Love Letter to Japan

At Arashiyama in Kyoto.

Stumbling out of a train station in the wee early hours, you stare outside and it’s pouring rain. Buckets. Cats and dogs. The works. You slump and begin to lean against the wall to wait for it to ebb.

Suddenly a tap lands on your humidity-soaked shoulder. An old lady holds out an umbrella and, when you start spouting thanks, she waves her hand and disappears.

Totally happened to me in Japan.

You’re short on cash but still want to hang out with friends, so you go to a restaurant just to sit and chat. One of your acquaintances bustles up with a giant gift bag of vegetables, non-perishables, and chips. Words fail you.

Totally happened to me in Japan.

After arriving in a new city, you leave the bus station only to realize–too late–that you left your camera and all its lenses on the bus. You rush back inside, but the bus is already gone. In tears, you stumble through apologies and explanations, give phone numbers and collapse onto chairs. Then the station manager appears, offers a kind smile and says, “Come back in two hours.”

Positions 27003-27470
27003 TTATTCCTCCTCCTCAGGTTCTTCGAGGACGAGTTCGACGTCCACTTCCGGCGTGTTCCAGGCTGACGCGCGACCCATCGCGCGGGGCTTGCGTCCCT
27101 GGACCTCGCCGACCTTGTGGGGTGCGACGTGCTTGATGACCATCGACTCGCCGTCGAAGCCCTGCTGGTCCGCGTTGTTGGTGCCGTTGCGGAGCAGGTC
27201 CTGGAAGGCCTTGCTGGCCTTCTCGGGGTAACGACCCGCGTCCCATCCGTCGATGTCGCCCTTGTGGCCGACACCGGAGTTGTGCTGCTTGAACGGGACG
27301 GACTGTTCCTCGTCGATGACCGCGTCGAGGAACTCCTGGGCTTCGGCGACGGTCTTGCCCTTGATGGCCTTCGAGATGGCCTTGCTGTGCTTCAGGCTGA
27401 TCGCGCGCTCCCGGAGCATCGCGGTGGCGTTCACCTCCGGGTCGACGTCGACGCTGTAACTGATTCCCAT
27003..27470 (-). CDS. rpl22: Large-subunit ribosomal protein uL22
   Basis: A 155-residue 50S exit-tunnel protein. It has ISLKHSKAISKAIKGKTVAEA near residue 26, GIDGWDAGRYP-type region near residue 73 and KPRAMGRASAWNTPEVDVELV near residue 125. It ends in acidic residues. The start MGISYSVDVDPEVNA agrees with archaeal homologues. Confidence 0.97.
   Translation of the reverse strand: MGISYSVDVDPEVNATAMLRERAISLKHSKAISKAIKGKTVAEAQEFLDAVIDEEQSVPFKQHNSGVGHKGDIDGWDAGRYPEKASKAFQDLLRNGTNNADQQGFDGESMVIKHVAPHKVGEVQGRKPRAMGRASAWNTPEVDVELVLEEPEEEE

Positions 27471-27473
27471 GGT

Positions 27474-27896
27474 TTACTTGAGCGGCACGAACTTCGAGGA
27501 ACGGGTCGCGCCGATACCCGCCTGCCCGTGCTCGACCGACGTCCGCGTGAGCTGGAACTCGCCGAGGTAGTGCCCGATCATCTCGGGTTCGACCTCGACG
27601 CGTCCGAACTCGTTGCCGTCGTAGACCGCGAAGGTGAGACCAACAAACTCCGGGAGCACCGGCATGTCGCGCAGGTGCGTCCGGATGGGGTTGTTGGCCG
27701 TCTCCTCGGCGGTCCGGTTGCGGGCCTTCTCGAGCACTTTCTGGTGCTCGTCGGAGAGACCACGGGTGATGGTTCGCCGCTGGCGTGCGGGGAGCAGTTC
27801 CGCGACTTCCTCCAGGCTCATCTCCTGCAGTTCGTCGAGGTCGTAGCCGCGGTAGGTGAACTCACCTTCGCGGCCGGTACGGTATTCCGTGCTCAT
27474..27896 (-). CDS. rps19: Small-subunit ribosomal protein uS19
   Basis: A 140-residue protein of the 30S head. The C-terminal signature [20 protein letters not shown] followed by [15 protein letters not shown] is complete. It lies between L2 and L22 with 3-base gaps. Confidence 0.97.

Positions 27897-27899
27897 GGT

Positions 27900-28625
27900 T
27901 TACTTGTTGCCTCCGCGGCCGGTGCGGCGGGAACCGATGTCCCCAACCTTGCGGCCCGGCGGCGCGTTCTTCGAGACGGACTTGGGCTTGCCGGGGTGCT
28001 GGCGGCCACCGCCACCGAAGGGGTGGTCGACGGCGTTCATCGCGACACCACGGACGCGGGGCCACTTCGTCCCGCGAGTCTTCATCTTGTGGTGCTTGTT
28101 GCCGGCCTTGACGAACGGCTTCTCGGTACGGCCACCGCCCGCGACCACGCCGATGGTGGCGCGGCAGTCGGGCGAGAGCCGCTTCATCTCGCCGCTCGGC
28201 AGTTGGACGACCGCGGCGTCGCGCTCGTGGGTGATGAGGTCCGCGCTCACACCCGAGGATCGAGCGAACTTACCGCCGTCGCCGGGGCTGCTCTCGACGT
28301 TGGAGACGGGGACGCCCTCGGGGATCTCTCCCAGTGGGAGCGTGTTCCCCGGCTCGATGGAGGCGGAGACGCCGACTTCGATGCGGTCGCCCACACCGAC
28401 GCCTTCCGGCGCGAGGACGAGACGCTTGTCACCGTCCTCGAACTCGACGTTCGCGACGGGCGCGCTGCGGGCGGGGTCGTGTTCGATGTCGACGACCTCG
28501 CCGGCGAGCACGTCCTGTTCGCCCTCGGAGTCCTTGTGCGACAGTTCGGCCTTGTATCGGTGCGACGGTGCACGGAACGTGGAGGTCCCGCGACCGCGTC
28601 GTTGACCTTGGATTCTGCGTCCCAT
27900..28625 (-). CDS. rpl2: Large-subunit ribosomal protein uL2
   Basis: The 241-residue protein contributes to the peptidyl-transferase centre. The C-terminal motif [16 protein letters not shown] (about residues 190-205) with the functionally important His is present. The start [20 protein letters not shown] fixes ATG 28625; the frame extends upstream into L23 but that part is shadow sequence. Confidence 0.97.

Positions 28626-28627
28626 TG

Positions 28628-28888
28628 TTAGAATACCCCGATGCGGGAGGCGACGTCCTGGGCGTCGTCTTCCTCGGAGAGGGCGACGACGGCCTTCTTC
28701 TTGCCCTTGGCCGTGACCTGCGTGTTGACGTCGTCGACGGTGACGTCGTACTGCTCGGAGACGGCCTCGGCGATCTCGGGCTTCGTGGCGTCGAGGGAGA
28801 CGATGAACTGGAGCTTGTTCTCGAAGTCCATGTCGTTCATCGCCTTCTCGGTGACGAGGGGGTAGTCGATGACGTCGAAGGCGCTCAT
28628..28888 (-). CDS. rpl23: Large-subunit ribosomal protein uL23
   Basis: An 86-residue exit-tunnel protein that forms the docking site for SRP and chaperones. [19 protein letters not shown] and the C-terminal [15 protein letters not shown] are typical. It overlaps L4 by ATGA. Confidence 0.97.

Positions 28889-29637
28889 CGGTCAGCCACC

Two hours later, over $4000 of equipment is back in your hands, just as you’d left it.

Totally happened to me in Japan.

Taken the evening I left my camera on the bus. Hiroshima.

It’s easy to get caught up in the frustrating bits of living abroad. Things you can’t control like the humidity and crazy drivers. Things you don’t understand, like obscure culture and polite niceties. Differences in body language and gender/age expectations.

But the wonderful things are so effusive, so bright, that reminiscing is like stepping into the ocean on a sultry summer day. Or laughing with friends after a terrible fight.

Japan: I love you.

May I remember this moment the next time a giant mukade slithers into my house. ::knocks on wood::

I'm in the bottom left. Way back when I had long hair. In Nagasaki.